29th September 2018 at 10:09 pm #56076
Hello kind people. Just about to head into the submissions phase – because such a book takes a bit of time to wind up I can’t say my first three chapters are the most pacy of the offerings. But are they enough to get you wanting more?
First time to the forum so apologies if not quite sure how things are run or conducted. Huge and weighty thanks in advance. Rob.
Chapter 1: A BEGINNING
“We grew up knowing the bitter hatred as of custom
We held fingers together
We demonstrated with the large crowds
And shouted with the fullness of the heart’s faith”
[Salma al-khadra al-Jayyusi]
Hands, feet, the pounding of legs and arms. Blood surging as lactic acid builds around ligaments, willing them to sleep.
For most people, Friday was the holiest of days, a day for sitting, eating, talking. But these men chose to scramble across the hillside shanty as the world below them woke. The sun had bleached the colour from the vein-like streets. Haphazard steps clawed their way through decaying rubbish. Soon the two men were high enough to gaze over man’s oldest capital – Damascus – as the Prophet Mohammed had once, unsure of whether he was ready to enter such an earthly paradise.
Their pace quickened as they reached a summit of sorts – the concrete blockhouses of the poor disappearing into loose rock and sand. They sidestepped soldiers standing half-hidden in the bushes. Muzzles of assault rifles dotting the path ahead of them as frantic military murmurs pursued them up the hill, “who are these jokers?”
Scrambling over the rocky backside of the hill they landed in the uneven dirt of an anti-aircraft gun emplacement. Even covered by a heavy muslin the gun pulsed with the special charisma of a machine designed purely to kill. It made people want to reach out and touch it. The conscript soldiers manning the weapon were brewing dark, bitter tea and smoking with the intensity of the bored. They stared at the two intruders. Only surprise stopped them reacting. All they managed was blinks and grunts.
Adrenaline helped the two friends scurry up the loose soil of a hastily built parapet and out of the fire pit. They heard rifles being cocked. Sprinting for safety the first to react is Espin, a Belfast man whose grin exploded like a firework across his pale face. Like most of his countrymen he was both more Irish than the Irish, more British than the British and never quite at ease with either. Sweat had collected in teardrops above the dense knit of his Celtic eyebrows. Beneath that was a skin stretched taut with laughter lines. His features aren’t beautiful, not in and of themselves. But they managed to arrange themselves well somehow. Espin was more than the sum of his parts.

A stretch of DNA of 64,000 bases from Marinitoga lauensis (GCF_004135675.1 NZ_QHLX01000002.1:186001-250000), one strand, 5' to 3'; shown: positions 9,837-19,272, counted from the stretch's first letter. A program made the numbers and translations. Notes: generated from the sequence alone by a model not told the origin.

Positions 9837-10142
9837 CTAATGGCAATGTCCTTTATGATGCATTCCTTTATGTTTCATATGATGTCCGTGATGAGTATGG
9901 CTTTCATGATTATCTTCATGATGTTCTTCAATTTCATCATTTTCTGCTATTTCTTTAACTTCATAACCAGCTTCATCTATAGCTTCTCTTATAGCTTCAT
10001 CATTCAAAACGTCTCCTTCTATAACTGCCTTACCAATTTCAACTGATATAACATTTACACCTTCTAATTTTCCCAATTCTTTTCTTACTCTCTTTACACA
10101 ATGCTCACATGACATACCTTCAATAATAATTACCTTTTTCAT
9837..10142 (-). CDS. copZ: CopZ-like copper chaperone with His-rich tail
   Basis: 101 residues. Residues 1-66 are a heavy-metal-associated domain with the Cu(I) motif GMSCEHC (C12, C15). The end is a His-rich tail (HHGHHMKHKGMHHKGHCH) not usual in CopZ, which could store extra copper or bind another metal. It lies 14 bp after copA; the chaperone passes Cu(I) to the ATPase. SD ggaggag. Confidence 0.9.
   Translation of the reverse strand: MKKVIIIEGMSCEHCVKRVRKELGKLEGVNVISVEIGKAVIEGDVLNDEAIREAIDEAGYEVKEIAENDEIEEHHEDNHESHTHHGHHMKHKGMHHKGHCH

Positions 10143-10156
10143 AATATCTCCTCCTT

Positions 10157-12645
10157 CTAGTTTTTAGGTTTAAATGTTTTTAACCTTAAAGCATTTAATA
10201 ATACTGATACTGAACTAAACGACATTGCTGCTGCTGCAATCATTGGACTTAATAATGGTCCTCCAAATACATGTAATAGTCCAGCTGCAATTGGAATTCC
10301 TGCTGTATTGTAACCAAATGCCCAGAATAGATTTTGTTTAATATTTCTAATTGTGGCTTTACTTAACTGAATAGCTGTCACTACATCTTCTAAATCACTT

The second man looked briefly over his shoulder. Hersch was younger and American. He stood taller and broader than Espin. His movements are fluid, measured, efficient. Few men look in a mirror and see a reflection that suits them – perhaps too beautiful, perhaps not beautiful enough. For the rest of their lives they must either live up to or conquer their looks. For Hersch, though, the outside matched the inside.
It was the American who finally waved at the stunned soldiers. Trying to smile disarmingly, he shouted loud apologies in Arabic. The two white men kept running – their pace quickening as they surprised more and more soldiers. Espin pointed at the criss-crossing tank tracks that had gouged deep rivets from the soil in front of them. Below an armoured vehicle ground it out towards the capital. The moonscape on this hidden side of Damascus’s famous mountain was freshly pock-marked by the artillery of officers finding range.
Hersch and Espin sprinted the wrong way through a military checkpoint they should never have been near. One soldier slumped heavily to his knee and unshouldered his rifle, ready to check the two strangers. Instead, he let Espin and Hersch pass in a streak. Aware that in a dictatorship a mistake unnoticed isn’t a mistake at all, the conscript laughed to himself, happy to have crept one day nearer to the end of his military service without firing the gun he detested.
Rounding a corner the two friends slowed. Out of sight, they paused, struggled to get their breath and then started to laugh. Clever men who have just done something stupid.
“Jesus. Where’d all those soldiers come from,” asked Hersch. “Normally it’s two dudes smoking ‘argile and playing with their phones.”
“No idea,” Espin said. “Perhaps, our Syrian friends are finally going to have a pop at their neighbour Israel.”
The two men giggled, aware that even Syrians privately mocked the ineffectiveness of the boy soldiers who stalked the militarised hills above them. But hidden deep was a patriotism that regretted the ill-fitting khaki of their conscript army. Since birth the whole country had been preparing for war with Israel. No one believed they could win it, but it would’ve been nice to dream.